Tuesday, March 18, 2014

Reasons to love regionals #1: Earlier rookie cards

If you (or I, I guess) hang around this blog long enough, you'll eventually come to realize that I am a huge fan of regional issues.  This isn't just limited to regional Blue Jays issues, either.  When I was collecting vintage baseball (50's-70's to me) I chased stuff like Red Heart Dog Food and Berk Ross.  There were other sets I coveted (1954 NY Journal, Johnston Cookies, Dan Dee Potato Chips), but never went after them.  Now, don't get me wrong, I'm a huge fan of the mainstream issues.  But there's something about regionals that I especially enjoy.  It might be that the sets are usually smaller, that they a little more difficult to find or that in some cases, they're more affordable.  And maybe it's something else.

One great thing about regionals is that they allow you to see cards of players before the mainstream sets do.  See, I grew up in the 80's and 90's.  I'm a product of the junk wax generation.  That was a time when Beckett was king, and to add a rookie card to your collection was a big deal.  It seems I haven't grown out of it.  I'm thrilled to be able to flip open a binder and see Dave Stieb's 1980 Topps card, Cecil Fielder's 1986 Topps card, and Duane Ward's 1987 Donruss card.  But there are some I've never owned -- and always wanted.  Some day I'll flip open a binder and see a 1985 Fleer Kelly Gruber, a 1986 Fred McGriff or a 1988 Score Rob Ducey.  But until then, I have regionals!

The truth is, I didn't even realize Kelly Gruber was part of the 1984 Blue Jays Fire Safety set until I started to load it into a binder.  But there he is -- a full year before he appears on any of his mainstream rookie cards.  According to baseball-reference, Gruber appeared in 16 games in 1984 splitting his time between 3B (12 games), RF (2 games) and SS (1 game) recording a home run, for his only hit, and five strikeouts in 16 plate appearances.  In all likelihood, the card above of Gruber as an "infielder" was probably taken before any of those plate appearances were even recorded.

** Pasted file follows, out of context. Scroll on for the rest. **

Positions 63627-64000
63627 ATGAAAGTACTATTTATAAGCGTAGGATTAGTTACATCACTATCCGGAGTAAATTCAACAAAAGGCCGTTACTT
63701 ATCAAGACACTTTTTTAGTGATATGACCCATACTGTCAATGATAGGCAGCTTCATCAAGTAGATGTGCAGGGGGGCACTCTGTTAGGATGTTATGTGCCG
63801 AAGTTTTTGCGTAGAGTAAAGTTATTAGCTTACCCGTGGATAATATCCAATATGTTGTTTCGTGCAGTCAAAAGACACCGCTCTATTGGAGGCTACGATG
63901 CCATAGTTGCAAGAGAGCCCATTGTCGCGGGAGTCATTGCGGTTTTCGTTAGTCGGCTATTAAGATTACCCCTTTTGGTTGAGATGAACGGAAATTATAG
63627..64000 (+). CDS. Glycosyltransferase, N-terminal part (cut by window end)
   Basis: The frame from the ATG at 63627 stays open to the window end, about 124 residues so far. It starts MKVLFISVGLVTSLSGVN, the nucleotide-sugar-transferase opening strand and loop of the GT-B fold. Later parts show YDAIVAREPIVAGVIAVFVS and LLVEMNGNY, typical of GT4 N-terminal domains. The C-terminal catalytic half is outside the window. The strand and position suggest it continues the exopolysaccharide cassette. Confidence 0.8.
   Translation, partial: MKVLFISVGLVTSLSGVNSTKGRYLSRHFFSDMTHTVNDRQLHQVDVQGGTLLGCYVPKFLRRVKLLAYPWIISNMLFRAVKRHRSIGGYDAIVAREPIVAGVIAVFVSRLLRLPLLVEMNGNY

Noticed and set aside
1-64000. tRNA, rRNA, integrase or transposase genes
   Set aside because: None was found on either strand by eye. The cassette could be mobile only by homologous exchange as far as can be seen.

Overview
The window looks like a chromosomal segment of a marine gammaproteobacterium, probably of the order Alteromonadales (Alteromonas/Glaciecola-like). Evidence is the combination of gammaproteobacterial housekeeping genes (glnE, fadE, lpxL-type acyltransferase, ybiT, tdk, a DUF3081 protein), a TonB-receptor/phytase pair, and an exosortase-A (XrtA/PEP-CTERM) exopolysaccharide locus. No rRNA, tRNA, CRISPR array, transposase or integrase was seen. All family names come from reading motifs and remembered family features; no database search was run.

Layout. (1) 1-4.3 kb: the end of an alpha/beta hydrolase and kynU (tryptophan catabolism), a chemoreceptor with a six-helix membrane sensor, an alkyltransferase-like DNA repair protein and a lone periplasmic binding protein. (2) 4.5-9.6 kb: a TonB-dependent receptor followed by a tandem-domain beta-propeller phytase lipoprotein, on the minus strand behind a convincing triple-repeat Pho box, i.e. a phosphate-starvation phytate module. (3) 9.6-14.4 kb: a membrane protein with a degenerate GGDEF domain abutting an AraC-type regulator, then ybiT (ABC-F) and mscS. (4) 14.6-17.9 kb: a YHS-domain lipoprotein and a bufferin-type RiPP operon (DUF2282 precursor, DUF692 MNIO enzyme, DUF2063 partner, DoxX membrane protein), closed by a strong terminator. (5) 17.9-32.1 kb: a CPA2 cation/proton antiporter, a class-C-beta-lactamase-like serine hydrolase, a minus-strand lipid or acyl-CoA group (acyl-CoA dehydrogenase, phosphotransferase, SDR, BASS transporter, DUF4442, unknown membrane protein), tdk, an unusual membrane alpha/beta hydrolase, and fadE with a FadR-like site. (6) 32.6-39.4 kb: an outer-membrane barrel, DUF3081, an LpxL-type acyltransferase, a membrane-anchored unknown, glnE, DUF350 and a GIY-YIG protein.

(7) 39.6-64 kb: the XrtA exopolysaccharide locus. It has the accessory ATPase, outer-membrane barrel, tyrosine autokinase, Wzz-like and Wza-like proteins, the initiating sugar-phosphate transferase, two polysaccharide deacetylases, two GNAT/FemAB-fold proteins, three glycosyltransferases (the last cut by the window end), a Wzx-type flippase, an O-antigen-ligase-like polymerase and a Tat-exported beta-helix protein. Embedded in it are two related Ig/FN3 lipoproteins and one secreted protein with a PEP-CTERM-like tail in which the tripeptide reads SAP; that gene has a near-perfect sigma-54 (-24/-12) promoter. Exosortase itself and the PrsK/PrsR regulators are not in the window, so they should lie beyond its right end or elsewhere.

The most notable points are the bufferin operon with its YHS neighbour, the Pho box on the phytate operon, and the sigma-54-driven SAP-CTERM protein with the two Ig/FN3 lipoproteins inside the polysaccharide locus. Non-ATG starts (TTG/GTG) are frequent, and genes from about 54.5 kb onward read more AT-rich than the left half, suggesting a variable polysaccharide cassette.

Also appearing in the 1984 Blue Jays Fire Safety set is Jimmy Key.  Now, obviously Key's mainstream rookie didn't wait a full year to show up, but as part of the Fleer Update issue, it obviously came out well after the card shown to the left.  And check out the number below Key's name.  That sure doesn't say 22.  Jimmy Key was with the Blue Jays from 1984 through 1992.  Once again, citing baseball-reference, Key wore 22 for his entire Jays career, save some portion of 1984.  When exactly he switched, and why, I have not figured out. I also didn't look that hard, if you want me to be completely honest.  But what I do know is this: had it not been for this regional card, I probably would have never picked up on the fact that Key didn't always wear 22.  Not a life-or-death stuff, I know, but I'm a baseball nerd.  I associate jersey number 22 to Jimmy Key.  To know that he wasn't always 22 is interesting to me.

Like Jimmy Key, Rob Ducey appeared on a card issued by the mainstream in the same year as his earliest Blue Jays Fire Safety card.  Unlike Rob Ducey, that mainstream card wasn't a rookie card.  It was a highlight card shared with Fred McGriff and Ernie Whitt.  So in a sense, Ducey's Fire Safety card did precede his mainstream "rookie card" (1988 Fleer/Score/Topps) by a full season.  Unlike Gruber and Key, I don't think Rob Ducey's jersey number(s) with the Jays are as recognizable.  This card shows him as jersey number 40, which he only wore for 1987 and 1988 (thanks again, baseball-reference), but I don't think a lot of people would be as surprised to know that he wore 40 before switching to 20.  If you found any of the 27-to-22 stuff interesting about Key, though, you might be interested to know that when Rob Ducey returned to Toronto for the 2000 season, he wore 22.  Of course, collecting regionals doesn't tell you that, being the aforementioned baseball nerd, does.

But even looking up that kind of stuff can be blamed on regionals.

Thanks for reading!


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